Welcome to our fourth edition of Perspectives. In this issue, we explore the often-debated theme of FE Board remuneration, and we ask Gillian Norton, Chair of two NHS Trusts, to share her experience of the impact pay has on NHS boards, in particular on motivation to become a NED, accountability and affordability.
In this climate of uncertainty and the operational challenges that most Colleges face in adapting to a new way of working, on the surface Board remuneration may not be top of the list in terms of investment priorities. Balanced with this view, however, is the unprecedented responsibility that board’s face in terms of organisational performance and governance. The soon to be released White Paper will undoubtedly discuss governance of colleges, and the recent ‘College of the Future’ report certainly highlighted the role of the board, including “leadership and governance reflects the community the college serves and is highly skilled to provide system leadership.”
As Executive teams across the sector wrestle with significant strategic challenges, the board needs appropriate opportunity to input, scrutinise decisions and maintain effective stewardship of the College. A highly functioning board, with professional levels of support made up of the right constituent members with a diverse skillset, background and inclusive, will be essential to navigate the choppy waters ahead.
Of course, payment of board members is not the ‘silver bullet’ to resolve these issues. The debate on remuneration has continued for well over a decade but is gaining increased traction. The DfE, along with the ETF, is supporting the professionalisation of governance in FE and the outgoing FE Commissioner has also thrown his weight behind remuneration of Chairs. Further discussions have taken place within the AoC though many arguments remain the same:
- Remuneration leads to people applying for financial reward
- Remuneration could negatively affect the relationship between the remunerated Chair and the unremunerated board member
- Colleges can’t afford it and money should be spent on learners
- Where is the evidence to support the claim that it will lead to a higher calibre of board members and therefore decision making?
Counter-arguments are also put forward;
- The money, for senior and experienced leaders is relatively minor and not a motivating factor.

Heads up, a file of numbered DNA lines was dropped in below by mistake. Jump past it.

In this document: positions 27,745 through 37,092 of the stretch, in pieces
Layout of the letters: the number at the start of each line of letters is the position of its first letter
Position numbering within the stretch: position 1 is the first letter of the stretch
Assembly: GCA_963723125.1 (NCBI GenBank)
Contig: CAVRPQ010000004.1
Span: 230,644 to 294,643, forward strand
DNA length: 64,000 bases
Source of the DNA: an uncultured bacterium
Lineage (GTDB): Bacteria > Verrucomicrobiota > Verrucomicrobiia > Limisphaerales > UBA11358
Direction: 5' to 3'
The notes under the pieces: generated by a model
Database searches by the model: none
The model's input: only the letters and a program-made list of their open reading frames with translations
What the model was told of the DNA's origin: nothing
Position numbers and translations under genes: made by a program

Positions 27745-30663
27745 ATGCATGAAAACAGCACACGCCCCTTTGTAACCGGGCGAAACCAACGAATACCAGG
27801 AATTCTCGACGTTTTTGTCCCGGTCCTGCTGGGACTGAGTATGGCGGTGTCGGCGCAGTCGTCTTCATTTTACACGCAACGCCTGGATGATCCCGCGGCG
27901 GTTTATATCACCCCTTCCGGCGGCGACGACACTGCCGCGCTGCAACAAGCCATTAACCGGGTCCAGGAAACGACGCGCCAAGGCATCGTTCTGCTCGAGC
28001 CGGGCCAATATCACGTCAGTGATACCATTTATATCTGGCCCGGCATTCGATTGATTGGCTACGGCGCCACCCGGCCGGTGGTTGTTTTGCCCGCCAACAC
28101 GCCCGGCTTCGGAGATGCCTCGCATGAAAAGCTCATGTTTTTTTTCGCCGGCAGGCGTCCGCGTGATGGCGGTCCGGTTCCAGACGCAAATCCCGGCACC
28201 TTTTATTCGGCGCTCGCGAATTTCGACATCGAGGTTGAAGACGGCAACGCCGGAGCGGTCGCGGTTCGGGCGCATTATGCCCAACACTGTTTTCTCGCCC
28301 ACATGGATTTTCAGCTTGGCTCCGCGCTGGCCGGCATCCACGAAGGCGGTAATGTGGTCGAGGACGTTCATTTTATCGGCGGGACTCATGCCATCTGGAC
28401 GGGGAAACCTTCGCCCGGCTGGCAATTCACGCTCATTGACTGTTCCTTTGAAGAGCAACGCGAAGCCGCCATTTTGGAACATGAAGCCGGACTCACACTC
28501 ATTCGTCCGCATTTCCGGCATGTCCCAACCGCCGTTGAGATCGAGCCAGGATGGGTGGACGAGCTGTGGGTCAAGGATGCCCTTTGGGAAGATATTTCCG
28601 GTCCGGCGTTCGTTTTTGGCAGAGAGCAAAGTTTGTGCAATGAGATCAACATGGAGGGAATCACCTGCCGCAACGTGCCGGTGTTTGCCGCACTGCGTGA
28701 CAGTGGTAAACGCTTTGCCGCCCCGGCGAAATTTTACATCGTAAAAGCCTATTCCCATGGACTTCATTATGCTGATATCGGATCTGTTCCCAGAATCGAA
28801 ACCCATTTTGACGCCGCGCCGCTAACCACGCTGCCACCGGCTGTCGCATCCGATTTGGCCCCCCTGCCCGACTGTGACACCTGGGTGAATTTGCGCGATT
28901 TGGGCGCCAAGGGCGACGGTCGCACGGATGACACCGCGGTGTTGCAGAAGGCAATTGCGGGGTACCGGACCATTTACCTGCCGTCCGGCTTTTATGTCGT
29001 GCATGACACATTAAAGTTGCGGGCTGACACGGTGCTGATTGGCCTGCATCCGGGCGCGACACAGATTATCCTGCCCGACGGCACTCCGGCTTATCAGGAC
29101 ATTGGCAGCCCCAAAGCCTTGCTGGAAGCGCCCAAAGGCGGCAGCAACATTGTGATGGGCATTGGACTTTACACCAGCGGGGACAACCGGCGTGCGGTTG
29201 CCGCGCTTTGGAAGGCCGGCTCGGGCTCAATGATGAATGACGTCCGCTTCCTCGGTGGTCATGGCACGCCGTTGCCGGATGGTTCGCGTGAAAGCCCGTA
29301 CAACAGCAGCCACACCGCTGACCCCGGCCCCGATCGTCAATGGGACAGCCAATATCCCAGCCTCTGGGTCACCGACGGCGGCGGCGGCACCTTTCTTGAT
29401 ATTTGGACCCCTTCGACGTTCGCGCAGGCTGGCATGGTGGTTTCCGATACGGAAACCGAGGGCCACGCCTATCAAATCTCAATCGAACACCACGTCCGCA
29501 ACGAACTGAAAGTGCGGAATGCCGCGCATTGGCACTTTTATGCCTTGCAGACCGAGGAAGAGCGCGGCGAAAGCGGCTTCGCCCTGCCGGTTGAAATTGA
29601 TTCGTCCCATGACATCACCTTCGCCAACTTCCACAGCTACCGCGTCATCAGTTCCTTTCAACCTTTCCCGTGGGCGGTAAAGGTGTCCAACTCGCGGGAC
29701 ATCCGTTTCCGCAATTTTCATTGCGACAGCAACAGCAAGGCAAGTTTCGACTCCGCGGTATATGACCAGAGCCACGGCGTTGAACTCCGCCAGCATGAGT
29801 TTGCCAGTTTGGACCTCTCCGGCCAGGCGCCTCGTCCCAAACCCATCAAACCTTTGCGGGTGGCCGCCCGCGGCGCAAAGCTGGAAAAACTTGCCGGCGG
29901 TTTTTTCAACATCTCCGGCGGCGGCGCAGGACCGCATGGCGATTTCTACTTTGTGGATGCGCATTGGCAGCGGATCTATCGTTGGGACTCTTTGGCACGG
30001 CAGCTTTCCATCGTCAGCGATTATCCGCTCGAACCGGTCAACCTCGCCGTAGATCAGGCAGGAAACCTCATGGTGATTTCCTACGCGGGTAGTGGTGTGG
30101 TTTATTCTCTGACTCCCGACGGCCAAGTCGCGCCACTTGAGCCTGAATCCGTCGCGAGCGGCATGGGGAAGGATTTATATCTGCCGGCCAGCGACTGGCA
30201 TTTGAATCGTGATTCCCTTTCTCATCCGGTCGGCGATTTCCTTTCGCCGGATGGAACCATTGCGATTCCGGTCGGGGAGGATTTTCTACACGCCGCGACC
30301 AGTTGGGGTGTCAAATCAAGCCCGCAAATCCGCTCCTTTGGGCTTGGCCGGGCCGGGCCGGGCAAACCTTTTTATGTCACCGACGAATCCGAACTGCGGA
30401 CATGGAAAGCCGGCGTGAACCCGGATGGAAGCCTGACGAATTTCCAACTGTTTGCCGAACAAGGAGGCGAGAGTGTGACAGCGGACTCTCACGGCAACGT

- The increasing time, accountability and responsibility means it requires greater effort than in the past and should be recognised.
- It becomes a different psychological contract. It supports those who are still in full-time roles, not only with their precious time but also from the perspective of their employer who more readily recognises and appreciates remunerated board positions.
- Individuals now look towards developing a portfolio career and can often only look at just one unremunerated role. In a highly competitive marketplace, remuneration increases the chance of reaching a more diverse pool of talent – who are often the most in demand.
- If Colleges are really serious about increasing board diversity remuneration can unlock a wealth of talent. A strong argument for remuneration is that is draws in candidates who might not otherwise be able to afford the time commitment, and therefore repeats the cycle of non-representative boards.
- Remuneration can increase attendance and commitment – it also allows a more performance management approach to governor performance and input.
- The cost to the College is also minimal. It should be value, not cost, that is looked at. There are many examples in education and in charities where money is directed solely to the frontline and not enough is spent on governance and leadership of the organisation, resulting in organisational failure, which is of far greater cost.
Paul Aristides Partner, Further Education and Skills
Read Gillian Norton’s perspective, Chair St George’s University Hospitals NHS Trust and Chair of Espsom and St Helier University Hospitals NHS Trust